This is the story of three narrow gauge, short line railroads. Had fate been kinder, they might have become the hub of a major mountain west rail network. But this thesis will deal with facts, not possibilities, as it investigates the justification, construction, financing, and politics that surrounded these railroads and their location.

The locale was in and near Salt Lake City, Territory of Utah, during the decade between 1883-1894. Both location and time period have significance, for anti-Mormon feelings, within and without the the Territory, were very strong.

The visible cause of the anti-Mormon movement was polygamy.[1] For, as an English-American writer was to state nearly a century later, "nothing bothers a man with one wife more than a man with many wives who doesn't even feel guilty."[2] Many Americans sought to make the Mormons feel guilty. The weight of federal law was applied, both prior to and during the period covered herein, against the Mormons.

In July, 1862, an Anti-Bigamy Act was signed into law. When it proved ineffective, it was strengthened by the Edmunds Act which became law in March, 1882. This act brought about prosecutions resulting in prison terms, fines, and other penalties. But the final move, the Edmunds-Tucker Act of 1887 sought nothing short of the economic and political destruction of the Mormon church.[3] Because the railroads concerned were built in a predominately Mormon area by Mormons, the temper of the times was a factor.

In spite of the foregoing, care must be taken not to consider these as "Mormon Railroads."[4] Support from the Mormon church was not forthcoming. The main entrepreneur, however, was a Mormon with a name recognized throughout the territory.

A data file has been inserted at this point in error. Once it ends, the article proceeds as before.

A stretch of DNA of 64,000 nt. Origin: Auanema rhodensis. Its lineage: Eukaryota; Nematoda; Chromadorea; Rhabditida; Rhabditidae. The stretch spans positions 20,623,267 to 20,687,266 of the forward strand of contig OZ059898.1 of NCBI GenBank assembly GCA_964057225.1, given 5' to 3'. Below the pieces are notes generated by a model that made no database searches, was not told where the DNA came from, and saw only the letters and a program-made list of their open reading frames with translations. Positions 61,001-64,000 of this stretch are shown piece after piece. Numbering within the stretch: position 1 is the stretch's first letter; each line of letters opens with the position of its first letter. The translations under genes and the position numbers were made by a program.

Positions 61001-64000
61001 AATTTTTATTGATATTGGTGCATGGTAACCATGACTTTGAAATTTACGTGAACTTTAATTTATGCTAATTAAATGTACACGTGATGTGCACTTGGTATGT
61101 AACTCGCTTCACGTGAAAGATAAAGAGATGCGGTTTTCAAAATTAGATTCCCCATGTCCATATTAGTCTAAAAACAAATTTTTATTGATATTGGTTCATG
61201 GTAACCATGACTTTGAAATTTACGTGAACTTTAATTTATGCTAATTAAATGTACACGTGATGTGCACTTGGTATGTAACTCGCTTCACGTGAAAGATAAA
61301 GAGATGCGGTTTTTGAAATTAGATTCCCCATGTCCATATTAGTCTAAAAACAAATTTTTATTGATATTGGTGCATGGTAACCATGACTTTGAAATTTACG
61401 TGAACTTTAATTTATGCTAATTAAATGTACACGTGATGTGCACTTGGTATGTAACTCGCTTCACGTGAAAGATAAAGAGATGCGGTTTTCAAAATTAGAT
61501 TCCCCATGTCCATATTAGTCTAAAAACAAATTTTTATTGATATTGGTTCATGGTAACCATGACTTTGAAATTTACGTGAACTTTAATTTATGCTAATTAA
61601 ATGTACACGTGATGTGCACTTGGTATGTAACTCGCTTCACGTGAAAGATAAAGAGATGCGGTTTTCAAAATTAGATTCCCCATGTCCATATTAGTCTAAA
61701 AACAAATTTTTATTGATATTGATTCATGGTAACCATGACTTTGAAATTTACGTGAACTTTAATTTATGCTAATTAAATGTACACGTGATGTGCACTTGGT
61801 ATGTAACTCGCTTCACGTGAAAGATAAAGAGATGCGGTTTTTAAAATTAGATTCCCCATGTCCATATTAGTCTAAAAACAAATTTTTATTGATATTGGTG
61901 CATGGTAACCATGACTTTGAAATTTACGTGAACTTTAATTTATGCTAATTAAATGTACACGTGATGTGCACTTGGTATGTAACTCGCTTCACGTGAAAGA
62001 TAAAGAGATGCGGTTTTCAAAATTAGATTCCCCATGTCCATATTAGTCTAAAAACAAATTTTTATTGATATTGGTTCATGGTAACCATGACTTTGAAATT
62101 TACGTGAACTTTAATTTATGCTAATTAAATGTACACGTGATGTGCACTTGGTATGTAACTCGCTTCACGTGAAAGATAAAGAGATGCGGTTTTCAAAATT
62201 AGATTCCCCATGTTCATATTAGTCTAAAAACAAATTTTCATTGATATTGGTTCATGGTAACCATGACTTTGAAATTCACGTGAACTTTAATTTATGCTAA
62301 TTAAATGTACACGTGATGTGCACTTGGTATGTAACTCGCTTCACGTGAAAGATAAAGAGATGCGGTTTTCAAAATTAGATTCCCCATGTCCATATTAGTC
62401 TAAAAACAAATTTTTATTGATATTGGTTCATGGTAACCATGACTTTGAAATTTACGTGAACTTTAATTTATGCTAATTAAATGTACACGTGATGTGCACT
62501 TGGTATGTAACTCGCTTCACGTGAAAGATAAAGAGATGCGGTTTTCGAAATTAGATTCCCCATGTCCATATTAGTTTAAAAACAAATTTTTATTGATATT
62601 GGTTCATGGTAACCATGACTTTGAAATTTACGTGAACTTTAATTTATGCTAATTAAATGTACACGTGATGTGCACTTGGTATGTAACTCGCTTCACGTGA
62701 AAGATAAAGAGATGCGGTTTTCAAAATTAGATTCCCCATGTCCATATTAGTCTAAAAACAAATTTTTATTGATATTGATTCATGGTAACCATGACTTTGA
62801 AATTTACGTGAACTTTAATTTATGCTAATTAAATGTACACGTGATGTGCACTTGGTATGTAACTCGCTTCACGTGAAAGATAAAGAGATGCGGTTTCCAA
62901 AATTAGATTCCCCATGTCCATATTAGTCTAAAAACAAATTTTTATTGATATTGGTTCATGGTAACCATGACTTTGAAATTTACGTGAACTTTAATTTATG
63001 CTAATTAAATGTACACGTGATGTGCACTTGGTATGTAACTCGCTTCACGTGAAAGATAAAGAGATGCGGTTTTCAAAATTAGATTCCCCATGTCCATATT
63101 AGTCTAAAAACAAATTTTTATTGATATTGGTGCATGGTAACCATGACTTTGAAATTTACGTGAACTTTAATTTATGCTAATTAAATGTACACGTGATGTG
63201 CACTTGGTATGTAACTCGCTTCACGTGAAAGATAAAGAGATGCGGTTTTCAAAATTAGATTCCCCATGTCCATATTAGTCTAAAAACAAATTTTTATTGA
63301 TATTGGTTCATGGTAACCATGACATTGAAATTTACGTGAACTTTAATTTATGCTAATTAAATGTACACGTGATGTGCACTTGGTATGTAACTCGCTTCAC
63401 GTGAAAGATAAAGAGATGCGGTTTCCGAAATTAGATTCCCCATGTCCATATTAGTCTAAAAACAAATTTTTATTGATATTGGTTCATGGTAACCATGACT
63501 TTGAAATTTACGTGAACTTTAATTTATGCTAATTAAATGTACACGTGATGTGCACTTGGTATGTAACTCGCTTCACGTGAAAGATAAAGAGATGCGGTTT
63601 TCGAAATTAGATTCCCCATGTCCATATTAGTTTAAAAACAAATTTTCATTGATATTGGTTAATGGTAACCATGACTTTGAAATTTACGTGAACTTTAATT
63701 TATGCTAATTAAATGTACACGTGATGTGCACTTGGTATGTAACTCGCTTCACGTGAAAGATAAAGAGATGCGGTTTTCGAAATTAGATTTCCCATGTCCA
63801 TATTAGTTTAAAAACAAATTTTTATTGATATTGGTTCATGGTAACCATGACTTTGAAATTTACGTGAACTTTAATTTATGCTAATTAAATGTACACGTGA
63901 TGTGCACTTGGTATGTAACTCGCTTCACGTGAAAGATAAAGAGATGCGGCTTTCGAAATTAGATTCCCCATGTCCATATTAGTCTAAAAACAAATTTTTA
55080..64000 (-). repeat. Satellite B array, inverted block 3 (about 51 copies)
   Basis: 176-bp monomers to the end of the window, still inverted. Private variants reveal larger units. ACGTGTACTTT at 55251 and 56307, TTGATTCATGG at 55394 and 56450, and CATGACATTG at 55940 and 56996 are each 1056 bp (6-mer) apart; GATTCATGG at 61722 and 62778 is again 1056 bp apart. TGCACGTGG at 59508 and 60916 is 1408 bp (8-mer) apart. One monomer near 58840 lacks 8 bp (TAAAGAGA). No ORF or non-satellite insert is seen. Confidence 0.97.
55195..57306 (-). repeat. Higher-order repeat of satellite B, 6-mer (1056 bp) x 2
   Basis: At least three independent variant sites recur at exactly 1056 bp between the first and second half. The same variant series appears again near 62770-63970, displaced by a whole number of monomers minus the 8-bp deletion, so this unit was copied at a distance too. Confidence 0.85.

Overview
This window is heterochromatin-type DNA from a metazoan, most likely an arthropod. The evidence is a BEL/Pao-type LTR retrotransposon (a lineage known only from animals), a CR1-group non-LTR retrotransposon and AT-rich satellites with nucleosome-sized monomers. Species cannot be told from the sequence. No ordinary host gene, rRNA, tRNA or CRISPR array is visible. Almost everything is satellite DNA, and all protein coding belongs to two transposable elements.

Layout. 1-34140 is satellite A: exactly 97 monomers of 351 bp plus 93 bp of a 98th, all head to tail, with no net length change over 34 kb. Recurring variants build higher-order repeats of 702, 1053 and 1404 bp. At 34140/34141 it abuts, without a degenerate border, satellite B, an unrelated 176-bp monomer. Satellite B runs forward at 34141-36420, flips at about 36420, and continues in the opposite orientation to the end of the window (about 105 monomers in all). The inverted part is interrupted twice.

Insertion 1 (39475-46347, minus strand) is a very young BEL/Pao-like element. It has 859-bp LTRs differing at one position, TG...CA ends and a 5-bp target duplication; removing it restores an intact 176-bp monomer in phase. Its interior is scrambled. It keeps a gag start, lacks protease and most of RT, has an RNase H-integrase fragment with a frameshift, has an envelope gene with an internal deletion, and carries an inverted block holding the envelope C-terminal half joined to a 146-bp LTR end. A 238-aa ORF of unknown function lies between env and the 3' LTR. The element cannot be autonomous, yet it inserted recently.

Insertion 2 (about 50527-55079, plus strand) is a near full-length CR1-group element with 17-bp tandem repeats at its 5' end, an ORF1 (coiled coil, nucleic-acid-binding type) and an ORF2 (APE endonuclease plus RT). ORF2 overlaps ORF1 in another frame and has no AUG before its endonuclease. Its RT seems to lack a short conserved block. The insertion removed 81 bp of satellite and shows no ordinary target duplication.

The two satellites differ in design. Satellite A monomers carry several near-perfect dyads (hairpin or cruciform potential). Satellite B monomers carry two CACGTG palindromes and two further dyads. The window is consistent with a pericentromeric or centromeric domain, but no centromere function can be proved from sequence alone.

Just as this is a history of railroads, it is not intended to be a complete biography of John Willard Young. Taking control of a railroad project stalled from the outset by public pressures, he was to transform it into a viable, expanding rail service. But as deeply involved as he was with railroads, he was concurrently engaged in other business and political activities. These interests kept him away from Utah much of the time, thereby turning him into an absentee owner, with all of the connotations of the term.[5] He was a controversial figure.[6] Practicing polygamist, son of Brigham Young, and a businessman, he was both respected and disliked.

During the decade with which we are concerned, his family and religious ties did him little apparent good. What he accomplished, he did on his own merit.[7]

This thesis is presented in a topical-chronological manner. In turn, the subjects of justification for the railroads, politics surrounding them, actual construction, and finances will be covered.

Each will be developed by chronological narrative. With the scene and temper of the times so set, we will first look briefly at the background of railroads in Utah and John W. Young.